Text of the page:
Singularity Sky (thing)
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The day war was declared, a rain of telephones fell clattering to the cobblestones from the skies above Novy Petrograd. Some of them had half-melted from the heat of re-entry; others pinged and ticked, cooling rapidly in the postdawn chill. A inquisitive pigeon hopped close, head cocked to one side; it pecked at the shiny case of one such device, then fluttered away in alarm when it beeped. A tinny voice spoke: "Hello? Will you entertain us?" (1)
Charles Stross's reputation for excellent short stories made his first novel one of the most anticipated of 2004. Singularity Sky has been nominated for a Hugo Award, and both James Patrick Kelly and Gardner Dozois placed Stross on the "cutting edge of science fiction."
What's happening on the cutting edge, then, circa 2004?
Humanity and post-humanity have spread throughout the cosmos. We've actually had a little help from the Eschaton, the godlike being(s) into whom we will eventually evolve. They've travelled from the future and occasionally make their presence known, largely by their efforts to ensure they will come into being.
The various cultures that have developed in colonized systems vary wildly. In the New Republic, an autocratic collection of worlds, the government strictly limits access to technology and communication with the rest of humanity. Suddenly, their colony on Rochard's World receives a visit from an alien entity calling itself "the Festival," which possesses very advanced technology, and uses it to fulfil the desires of the colonists-- for motives of the Festival's own. The New Republican homeworld takes this as a declaration of war.
Two Terrans travel with the warships to Rochard's World. Martin Springfield, engineer, has been contracted to make some alterations to the fleet. Rachel Mansour, diplomat, represents the United Nations. Neither understands the Festival, but both believe that the New Republic's Navy doesn't have a prayer. Both, however, have ulterior motives which bind them to the voyage, even when it appears to be a suicide mission.
The Festival, meanwhile, has wrought significant changes to the colony, which we see through the eyes of a revolutionary, a de-aged official, an alien Critic, and an anthropomorphic bunny rabbit. The Festival's influence has made Rochard's World a strange land indeed. Like Midas's touch, their bequests do not always work out for the best; one New Republic peasant wishes for a literal goose that lays golden eggs; he dies horribly, as the creature is, of course, radioactive.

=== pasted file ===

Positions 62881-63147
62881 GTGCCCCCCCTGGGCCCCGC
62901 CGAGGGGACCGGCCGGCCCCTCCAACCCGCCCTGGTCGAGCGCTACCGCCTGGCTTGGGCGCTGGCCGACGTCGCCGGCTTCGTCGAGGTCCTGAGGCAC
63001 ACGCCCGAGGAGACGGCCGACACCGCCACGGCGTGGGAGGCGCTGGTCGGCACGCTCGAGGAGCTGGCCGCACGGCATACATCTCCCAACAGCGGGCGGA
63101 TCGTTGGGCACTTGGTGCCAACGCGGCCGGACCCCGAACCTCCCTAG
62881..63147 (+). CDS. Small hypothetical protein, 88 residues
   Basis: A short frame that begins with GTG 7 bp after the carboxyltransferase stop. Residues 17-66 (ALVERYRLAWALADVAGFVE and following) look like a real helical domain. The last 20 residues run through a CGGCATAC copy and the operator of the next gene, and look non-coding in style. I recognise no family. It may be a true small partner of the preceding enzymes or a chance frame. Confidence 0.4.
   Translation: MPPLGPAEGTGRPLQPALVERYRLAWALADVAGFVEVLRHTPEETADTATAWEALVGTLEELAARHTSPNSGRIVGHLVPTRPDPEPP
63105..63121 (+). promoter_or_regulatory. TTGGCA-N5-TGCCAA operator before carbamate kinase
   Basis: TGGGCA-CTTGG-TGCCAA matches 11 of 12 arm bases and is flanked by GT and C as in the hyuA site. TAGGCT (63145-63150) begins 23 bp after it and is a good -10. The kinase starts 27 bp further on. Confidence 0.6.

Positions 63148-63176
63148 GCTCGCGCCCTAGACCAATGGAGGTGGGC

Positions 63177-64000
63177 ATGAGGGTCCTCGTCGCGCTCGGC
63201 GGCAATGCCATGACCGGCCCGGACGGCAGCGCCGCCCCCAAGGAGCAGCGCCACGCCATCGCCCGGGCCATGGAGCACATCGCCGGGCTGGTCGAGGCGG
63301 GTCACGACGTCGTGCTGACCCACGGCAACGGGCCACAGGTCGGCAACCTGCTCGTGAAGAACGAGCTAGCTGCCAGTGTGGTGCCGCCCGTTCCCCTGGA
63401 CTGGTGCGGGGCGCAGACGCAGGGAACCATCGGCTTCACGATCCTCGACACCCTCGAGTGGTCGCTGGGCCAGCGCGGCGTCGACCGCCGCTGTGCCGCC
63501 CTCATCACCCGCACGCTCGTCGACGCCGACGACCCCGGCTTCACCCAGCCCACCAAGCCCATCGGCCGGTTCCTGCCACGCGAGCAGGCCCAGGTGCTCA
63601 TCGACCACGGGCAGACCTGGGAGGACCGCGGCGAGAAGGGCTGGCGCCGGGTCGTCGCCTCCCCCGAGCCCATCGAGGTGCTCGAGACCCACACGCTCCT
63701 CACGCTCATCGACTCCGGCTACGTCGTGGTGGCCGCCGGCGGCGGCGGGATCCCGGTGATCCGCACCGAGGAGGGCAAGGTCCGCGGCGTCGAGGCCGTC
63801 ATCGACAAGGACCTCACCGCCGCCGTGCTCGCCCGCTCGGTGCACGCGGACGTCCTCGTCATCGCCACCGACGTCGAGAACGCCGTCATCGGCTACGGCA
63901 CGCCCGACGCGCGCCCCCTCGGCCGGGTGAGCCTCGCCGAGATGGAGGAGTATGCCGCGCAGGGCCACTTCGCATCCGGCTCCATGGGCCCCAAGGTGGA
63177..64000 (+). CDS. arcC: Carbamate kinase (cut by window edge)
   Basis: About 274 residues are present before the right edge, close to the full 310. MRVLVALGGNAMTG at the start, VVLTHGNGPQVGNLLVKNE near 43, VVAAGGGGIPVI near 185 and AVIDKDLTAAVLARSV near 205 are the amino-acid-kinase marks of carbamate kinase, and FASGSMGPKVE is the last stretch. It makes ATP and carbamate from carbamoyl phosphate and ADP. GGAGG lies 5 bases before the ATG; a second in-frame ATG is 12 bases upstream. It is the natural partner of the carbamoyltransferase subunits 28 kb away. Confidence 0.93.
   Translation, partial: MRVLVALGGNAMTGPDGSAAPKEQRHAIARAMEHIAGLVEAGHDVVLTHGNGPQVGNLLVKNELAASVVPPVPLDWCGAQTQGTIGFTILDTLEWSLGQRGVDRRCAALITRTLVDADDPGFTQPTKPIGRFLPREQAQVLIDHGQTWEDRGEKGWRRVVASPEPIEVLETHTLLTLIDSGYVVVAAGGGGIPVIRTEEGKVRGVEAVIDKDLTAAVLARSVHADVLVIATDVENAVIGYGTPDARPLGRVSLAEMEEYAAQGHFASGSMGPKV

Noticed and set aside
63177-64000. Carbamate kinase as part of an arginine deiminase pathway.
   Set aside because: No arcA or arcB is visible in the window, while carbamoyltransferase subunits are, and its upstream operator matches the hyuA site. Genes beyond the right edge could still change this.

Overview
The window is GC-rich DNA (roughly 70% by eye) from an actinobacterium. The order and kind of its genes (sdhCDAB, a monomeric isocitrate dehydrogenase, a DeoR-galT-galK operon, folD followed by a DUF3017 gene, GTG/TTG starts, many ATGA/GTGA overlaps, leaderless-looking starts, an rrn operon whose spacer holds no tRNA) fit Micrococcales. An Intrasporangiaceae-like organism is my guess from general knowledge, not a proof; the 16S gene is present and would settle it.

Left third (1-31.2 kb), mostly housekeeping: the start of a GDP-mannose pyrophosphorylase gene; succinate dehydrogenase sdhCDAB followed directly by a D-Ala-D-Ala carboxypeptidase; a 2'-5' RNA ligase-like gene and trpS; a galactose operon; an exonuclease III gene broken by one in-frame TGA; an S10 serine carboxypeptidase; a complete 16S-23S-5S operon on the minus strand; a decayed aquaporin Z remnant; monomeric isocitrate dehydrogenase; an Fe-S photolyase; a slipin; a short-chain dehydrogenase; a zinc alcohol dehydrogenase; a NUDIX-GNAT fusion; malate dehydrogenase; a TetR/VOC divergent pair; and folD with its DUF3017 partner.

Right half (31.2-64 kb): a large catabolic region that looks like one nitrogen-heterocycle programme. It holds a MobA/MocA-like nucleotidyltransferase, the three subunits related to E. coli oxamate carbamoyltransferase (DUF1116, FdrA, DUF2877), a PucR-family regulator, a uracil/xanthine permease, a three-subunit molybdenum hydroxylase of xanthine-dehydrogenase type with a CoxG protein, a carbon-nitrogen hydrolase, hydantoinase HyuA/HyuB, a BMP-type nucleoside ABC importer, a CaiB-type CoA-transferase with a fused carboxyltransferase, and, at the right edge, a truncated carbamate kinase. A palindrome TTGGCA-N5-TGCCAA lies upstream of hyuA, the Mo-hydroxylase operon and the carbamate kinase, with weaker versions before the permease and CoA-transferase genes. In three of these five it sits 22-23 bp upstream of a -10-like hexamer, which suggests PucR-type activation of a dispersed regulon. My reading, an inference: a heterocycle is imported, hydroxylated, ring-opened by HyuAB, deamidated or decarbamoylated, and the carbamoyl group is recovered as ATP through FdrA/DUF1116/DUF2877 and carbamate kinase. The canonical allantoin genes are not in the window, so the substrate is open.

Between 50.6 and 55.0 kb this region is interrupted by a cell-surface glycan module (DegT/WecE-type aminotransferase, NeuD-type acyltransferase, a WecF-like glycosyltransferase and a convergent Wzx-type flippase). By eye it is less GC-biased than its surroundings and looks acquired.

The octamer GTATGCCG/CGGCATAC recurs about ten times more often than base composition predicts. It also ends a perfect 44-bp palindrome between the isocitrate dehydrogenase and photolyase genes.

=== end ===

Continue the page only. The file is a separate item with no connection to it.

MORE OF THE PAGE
Will nanotech destroy science-fiction? No, but it has changed it. Stross weaves old space opera conventions with new technologies into a highly entertaining story. While the voice is Stross's own, the novel's satire recalls some of Kurt Vonnegut, Jr.'s early novels. The blend does not always satisfy. While the New Republic's technological restrictions result in a society where the conventions of space opera become entirely reasonable, its autocratic nature makes it something of a Straw Man for Stross's satiric wit. Nowhere is this more apparent than in the reaction of Vassily, a minor official, to the events on Rochard's World. Stross could have made his point without turning this character into quite such a two-dimensional twit.
The book starts to disassemble in the last fifty pages. After pages of leaving us breathless, Stross devotes too much time to straightforward exposition, political pontification, and one too many nerdish inside jokes. Of course, the heavy use of speculative technology, earlier in the novel, without explanation, presents another problem; I'm left wondering if portions of the book would make any sense to those who don't read SF. I suppose being on the "cutting edge" inevitably limits one's audience.
Overall, however, Singularity Sky delivers what science fiction fans seek. The book includes high adventure, grounded speculation, and the play of ideas. Stross earns his reputation as a writer to watch.
A variation of this review, by this author, first appeared at www.bureau42.com